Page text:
Controversial changes to Indiana’s gaming tax made in a House committee were taken out of a bill on the House floor Tuesday.

An amendment in the Ways and Means committee to gaming legislation last week eliminated the state’s admissions tax, changed the wagering tax and forced communities with casinos to renegotiate local agreements with those gaming facilities. 

Those changes could have cost local communities tens of millions of dollars. 

John Wardell /

Rising Star Casino Resort, located in the Southeastern corner of the state, was the first Indiana riverboat in the region. At its peak, the casino earned $160 million dollars per year.

But CEO Dan Lee says those days are gone.  Last year the casino only took in $60 million.

“This was built here as the first casino in the tristate area," Lee says. "It made a lot of money in those days. We’re sitting here now with it, trying to cover the payroll.”

Chris J / Flickr /

Local communities with casinos could face significant financial losses under changes made Thursday in the House Ways and Means Committee to gaming industry legislation. 

Communities where casinos are located currently get four pots of money because of those facilities: dollars from the admittance tax and the wagering tax, money from the state to supplement previous losses in the admittance tax, and money from what are called local development agreements, or L-D-As – essentially, side contracts with the casinos themselves.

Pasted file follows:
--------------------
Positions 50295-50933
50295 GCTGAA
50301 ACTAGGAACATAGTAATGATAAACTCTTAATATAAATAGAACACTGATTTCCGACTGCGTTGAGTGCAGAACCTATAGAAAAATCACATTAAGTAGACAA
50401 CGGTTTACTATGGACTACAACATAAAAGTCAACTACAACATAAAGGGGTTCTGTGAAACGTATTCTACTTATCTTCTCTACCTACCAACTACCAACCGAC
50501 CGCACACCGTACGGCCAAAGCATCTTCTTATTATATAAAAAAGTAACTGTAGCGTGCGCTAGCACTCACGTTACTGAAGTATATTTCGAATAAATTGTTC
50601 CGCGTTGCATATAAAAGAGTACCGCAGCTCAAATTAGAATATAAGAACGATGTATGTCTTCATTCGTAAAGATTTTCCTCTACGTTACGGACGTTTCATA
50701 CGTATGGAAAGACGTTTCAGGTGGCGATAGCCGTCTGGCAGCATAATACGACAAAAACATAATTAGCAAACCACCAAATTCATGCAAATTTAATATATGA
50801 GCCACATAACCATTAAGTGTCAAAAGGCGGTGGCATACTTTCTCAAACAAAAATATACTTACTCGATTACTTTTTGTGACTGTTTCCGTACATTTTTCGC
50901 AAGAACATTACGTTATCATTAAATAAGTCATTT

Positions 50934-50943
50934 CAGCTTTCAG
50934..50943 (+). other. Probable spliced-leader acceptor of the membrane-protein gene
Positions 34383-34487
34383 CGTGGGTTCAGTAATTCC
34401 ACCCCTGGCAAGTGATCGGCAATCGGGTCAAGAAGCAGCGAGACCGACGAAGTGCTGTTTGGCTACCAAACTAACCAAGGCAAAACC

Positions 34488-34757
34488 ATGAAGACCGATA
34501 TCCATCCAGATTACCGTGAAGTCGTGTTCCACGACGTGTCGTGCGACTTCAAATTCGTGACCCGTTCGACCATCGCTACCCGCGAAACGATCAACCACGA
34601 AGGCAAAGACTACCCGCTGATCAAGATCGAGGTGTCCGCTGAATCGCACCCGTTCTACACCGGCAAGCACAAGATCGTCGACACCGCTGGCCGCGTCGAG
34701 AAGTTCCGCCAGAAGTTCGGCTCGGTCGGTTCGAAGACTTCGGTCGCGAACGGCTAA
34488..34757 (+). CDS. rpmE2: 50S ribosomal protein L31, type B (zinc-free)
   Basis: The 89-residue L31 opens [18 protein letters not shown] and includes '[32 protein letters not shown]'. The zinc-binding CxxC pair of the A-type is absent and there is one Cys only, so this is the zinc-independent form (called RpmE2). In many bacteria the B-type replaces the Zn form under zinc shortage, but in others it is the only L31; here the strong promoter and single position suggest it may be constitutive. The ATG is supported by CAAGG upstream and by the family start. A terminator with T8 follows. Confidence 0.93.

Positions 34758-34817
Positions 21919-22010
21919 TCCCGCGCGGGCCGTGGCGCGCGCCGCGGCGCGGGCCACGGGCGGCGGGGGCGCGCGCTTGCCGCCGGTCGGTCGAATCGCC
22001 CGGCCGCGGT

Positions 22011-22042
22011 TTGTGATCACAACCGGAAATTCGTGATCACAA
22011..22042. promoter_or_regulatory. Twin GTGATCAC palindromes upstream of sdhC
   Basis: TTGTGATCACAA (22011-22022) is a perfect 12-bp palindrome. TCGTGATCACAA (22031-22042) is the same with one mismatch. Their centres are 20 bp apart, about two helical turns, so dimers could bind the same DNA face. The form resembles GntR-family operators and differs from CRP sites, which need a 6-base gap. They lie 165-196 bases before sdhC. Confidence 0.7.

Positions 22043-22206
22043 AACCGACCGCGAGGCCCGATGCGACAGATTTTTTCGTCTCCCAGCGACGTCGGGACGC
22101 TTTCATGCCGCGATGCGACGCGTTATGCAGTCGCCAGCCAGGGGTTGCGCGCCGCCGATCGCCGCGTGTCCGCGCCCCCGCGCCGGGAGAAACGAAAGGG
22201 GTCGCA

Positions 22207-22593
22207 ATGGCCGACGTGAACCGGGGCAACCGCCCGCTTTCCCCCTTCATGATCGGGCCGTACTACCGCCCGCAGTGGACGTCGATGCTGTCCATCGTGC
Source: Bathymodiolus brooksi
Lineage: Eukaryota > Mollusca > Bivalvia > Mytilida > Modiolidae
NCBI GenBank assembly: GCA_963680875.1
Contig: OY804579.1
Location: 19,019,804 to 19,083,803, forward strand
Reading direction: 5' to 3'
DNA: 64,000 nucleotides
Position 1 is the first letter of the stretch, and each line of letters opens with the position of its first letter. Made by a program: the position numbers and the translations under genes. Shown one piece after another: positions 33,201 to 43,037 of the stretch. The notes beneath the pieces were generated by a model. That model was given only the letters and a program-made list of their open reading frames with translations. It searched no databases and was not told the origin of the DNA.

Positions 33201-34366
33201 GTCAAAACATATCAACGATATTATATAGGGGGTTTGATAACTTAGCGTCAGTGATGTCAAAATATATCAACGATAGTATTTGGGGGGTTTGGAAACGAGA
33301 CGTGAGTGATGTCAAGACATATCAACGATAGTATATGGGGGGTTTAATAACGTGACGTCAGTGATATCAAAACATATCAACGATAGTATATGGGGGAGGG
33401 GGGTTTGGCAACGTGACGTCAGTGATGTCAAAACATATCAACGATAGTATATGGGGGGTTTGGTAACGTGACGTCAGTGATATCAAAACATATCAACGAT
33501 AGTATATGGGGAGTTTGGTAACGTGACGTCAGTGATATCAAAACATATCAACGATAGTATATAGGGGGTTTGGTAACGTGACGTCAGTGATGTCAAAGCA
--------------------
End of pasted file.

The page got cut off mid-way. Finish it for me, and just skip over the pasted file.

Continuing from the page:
Lawmakers Considering Extending Smoking Ban To Casinos

Feb 13, 2015
Marco Papale /

A bill to lift restrictions on riverboat casinos is reopening the debate of whether the state smoking ban should apply to casinos.

New Albany Representative Ed Clere has introduced a bill to remove casinos’ exemption from the smoking ban.

Gary Representative Charlie Brown co-authored the original law.

With the riverboats seeking to move inland, Brown says he may seek to add the smoking restriction to that bill when it reaches the House floor in the next week or two.

John Wardell /

Legislation aimed at helping Indiana’s gaming industry stem a sharp decline in revenues passed its first test in the General Assembly when a House committee approved the bill Thursday.

Rep. Tom Dermody’s (R-LaPorte) bill allows Indiana’s riverboats to move inland onto their existing footprint.  And the state’s two racetrack casinos can add table games with live dealers. 

The live table games are capped at half of the number of existing electronic table games.  And for every live table game the racinos add, they must eliminate one of the electronic ones. 

Adam Tinworth /

Legislative leaders haven't decided how to deal with proposals to loosen restrictions on how Indiana casinos operate.

A summer study committee endorsed allowing the two racetrack casinos to add live dealers, and letting riverboats move their gaming operations onto land. Governor Pence, Senate President Pro Tem David Long and House Speaker Brian Bosma have all said they oppose expanding gambling, but Bosma and Long agree there's no consensus on just what constitutes expansion.